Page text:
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Daily Meditations

The Third Tuesday after Pascha. CHRISTOS ANESTI! CHRIST IS RISEN! The Philokalia’s Approach to Salvation

May 14th, 2019

The spiritual teaching of the Fathers of the Holy Mountain is grounded in the Eastern Church’s theological anthropology. The human being is a fundamental unity of body and soul and should be understood as an “embodied soul” or an “ensouled body.” The Eastern spiritual tradition takes our psychosomatic nature quite seriously, so that worship and prayer draw on our body and all its senses. Even the inward act of repentance is expressed outwardly with bows, prostrations, and signs of the cross.

The soul is understood as having more than one faculty. For our purposes, the important distinction to draw is between the faculty of dianoia and that of the nous. The dianoia is understood as being responsible for discursive reasoning, the faculty we use, for instance, in logic and mathematics. But the nous is the spiritual aspect of the psyche, the faculty through which we experience God. Latin theologians such as Thomas Aquinas preserved this distinction, translating dianoia as ratio (“reason”) and nous as intellectus (“intellect”). But since reason and intellect are used almost synonymously these days, it is important to understand how the two terms are used in the Philokalia and other Eastern Christian texts.

The nous is “the eye of the soul,” the very heart of what it means to be a person made in the image and likeness of God. It is the spiritual faculty through which we directly experience God. Darkened by the fall, the nous must be purified through watchfulness, prayer, and other spiritual practices.

It is also important to understand that the Eastern view of humanity is more positive than the traditional Western view. Augustine’s view of original sin, which has been so influential in the West, is largely unknown to Orthodox theology, which prefers to speak of “ancestral sin.” There is no inherited guilt. And, unlike Calvinism, the Eastern tradition does not see the human person as “totally depraved.” While human sin may obscure the image of God within us, it can never erase that image; and while pursuing a life free from sin may inhibit our choices, sin cannot eradicate our fundamental human freedom. While the Orthodox tradition believes that God is utterly transcendent, it “no less insists on His total and ineradicable presence in man and in every other form of created existence.”

Theosis, usually rendered in English as “deification” or “divinization,” is at the core of how Eastern Christians understand salvation. Much of the Christian West seems to understand salvation as salvation from something (hell). In one common view associated with Anselm of Canterbury, who applied medieval social thinking to soteriology (the theology of salvation), the severity of a sin is measured not by the intrinsic quality of the sin, but by the status of the person against whom the sin is committed.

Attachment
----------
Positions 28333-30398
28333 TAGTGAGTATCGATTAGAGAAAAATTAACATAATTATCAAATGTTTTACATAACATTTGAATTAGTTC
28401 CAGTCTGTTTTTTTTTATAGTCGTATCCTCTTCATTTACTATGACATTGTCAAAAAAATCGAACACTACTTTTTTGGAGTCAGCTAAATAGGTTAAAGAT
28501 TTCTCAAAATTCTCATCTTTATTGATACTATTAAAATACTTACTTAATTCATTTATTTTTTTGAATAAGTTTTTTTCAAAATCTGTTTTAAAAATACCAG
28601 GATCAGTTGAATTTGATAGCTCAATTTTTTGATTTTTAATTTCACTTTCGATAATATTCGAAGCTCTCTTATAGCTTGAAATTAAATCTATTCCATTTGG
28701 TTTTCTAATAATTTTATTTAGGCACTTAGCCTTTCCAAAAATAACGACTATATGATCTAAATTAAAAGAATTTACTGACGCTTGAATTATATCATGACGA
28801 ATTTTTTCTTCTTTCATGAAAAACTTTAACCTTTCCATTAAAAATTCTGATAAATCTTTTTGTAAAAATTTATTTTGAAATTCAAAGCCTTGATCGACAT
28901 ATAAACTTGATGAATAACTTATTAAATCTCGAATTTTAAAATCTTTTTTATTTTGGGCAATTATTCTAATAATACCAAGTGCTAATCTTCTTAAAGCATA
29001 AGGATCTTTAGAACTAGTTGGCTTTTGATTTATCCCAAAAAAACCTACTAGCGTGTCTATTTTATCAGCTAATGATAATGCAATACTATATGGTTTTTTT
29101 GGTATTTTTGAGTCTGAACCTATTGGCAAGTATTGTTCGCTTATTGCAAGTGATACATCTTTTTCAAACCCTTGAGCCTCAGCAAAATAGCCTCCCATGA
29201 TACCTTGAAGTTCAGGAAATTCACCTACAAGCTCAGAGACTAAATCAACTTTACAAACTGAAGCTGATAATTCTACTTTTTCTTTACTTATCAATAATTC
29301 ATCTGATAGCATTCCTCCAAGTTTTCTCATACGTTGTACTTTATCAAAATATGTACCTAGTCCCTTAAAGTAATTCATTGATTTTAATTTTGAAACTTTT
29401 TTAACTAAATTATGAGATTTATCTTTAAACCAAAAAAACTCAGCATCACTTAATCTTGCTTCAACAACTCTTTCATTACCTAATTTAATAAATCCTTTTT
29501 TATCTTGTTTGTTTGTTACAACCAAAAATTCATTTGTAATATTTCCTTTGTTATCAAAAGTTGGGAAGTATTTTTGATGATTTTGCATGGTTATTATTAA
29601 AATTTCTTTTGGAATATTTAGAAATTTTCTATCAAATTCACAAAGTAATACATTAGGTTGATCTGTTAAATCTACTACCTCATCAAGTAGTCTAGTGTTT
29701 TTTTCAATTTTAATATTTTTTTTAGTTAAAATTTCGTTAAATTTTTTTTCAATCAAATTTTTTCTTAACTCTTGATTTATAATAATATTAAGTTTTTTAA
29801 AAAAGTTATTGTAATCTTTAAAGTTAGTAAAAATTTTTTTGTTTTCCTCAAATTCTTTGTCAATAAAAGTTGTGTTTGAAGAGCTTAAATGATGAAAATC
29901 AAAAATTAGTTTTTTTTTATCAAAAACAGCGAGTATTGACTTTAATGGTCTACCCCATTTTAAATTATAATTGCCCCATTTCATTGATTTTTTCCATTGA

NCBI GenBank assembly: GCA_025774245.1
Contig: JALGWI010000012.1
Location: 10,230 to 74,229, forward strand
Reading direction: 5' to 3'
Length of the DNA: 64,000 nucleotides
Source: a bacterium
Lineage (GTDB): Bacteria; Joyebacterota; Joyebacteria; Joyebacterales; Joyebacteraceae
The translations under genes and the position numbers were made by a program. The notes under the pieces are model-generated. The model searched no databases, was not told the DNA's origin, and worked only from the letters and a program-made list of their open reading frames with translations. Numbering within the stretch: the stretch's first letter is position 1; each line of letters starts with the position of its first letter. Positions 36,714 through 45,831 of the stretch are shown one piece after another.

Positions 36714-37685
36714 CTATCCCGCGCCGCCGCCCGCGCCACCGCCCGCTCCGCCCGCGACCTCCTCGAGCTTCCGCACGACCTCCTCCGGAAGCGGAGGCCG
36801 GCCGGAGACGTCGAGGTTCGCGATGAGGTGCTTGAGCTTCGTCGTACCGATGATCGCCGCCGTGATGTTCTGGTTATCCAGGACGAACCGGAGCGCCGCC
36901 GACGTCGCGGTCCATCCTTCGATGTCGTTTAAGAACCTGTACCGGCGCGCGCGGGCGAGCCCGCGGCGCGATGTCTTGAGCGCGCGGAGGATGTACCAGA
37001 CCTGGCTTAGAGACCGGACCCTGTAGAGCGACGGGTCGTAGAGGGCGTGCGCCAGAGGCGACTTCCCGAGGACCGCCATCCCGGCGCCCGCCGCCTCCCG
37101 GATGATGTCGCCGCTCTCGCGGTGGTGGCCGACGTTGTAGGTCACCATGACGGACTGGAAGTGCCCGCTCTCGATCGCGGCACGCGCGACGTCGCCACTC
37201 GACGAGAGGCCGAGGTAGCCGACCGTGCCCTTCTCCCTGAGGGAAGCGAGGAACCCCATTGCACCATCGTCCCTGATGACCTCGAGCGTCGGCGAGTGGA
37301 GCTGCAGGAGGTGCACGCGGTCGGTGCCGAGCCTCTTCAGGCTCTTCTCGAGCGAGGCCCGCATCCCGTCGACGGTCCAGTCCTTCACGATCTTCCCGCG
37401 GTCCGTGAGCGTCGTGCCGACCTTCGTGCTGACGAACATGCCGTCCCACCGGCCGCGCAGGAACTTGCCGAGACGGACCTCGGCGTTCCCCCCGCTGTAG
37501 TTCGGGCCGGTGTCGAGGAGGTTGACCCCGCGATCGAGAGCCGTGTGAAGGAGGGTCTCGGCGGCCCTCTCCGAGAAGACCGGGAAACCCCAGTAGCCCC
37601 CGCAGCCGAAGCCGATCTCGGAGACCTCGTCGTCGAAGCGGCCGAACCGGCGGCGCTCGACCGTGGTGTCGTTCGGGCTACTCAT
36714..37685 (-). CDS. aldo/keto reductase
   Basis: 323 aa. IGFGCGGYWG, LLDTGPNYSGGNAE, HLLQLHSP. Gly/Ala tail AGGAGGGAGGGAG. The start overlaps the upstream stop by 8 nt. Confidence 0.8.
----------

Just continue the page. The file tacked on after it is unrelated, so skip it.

Thus, (according to Anselm) a minor theft against a fellow peasant might not be considered very serious, but the same theft, if it involved a possession of the king, could warrant the death penalty. Applied to soteriology, human sin has caused an infinite violation against God’s justice, because God is infinite. Human beings, who are finite, cannot possibly pay the infinite penalty demanded for our transgression. Therefore, God provides his Son, Jesus (who is also infinite), to pay the penalty for human sin on the cross. The righteousness of Christ is then imputed to humans who, even though nothing has changed for them on this account (they are still miserable sinners), will now be seen by God as if they were Christ. This act of justification is seen as the essential soteriological transaction, although some (such as John and Charles Wesley) will see the process of sanctification as equally essential.

The East, along with many in the West, understands salvation as a sharing in God’s life, a participation in the Divine. One way of saying this would be to say that the East holds both justification (restoration of a right relationship with God) and sanctification (growth in holiness) as two sides of the coin of salvation. But more must be said about how the East understands sanctification, for it has never shied away from the bold language of deification. The Eastern writers, of course, look to the language of the New Testament, particularly 2 Peter 1:4, wherein Peter declares that we are to become “partakers of the divine nature.”

Athanasios of Alexandria…echoed this when he wrote in On the Incarnation that “he (Christ), indeed, assumed humanity that we might become God.” Basil of Caesarea, also in the fourth century, tells us that the human being is the only creature to have received the order to become a god.

This is the soteriology inherited by the writers of the Philokalia. When this teaching was attacked in the fourteenth century, Gregory Palamas of Mount Athos was called upon to defend its truth. He emphasized the distinction between God’s essence (which is inaccessible) and God’s energies—God’s actions in creation and in human beings (which are truly God but which we can experience). Thus, through the process of theosis, we become by grace what God is by nature.

~Allyne Smith, Philokalia: The Eastern Christian Spiritual Texts (Selections Annotated & Explained.  Translation by G.E.H. Palmer, Philip Sherrard and Metropolitan Kallistos Ware).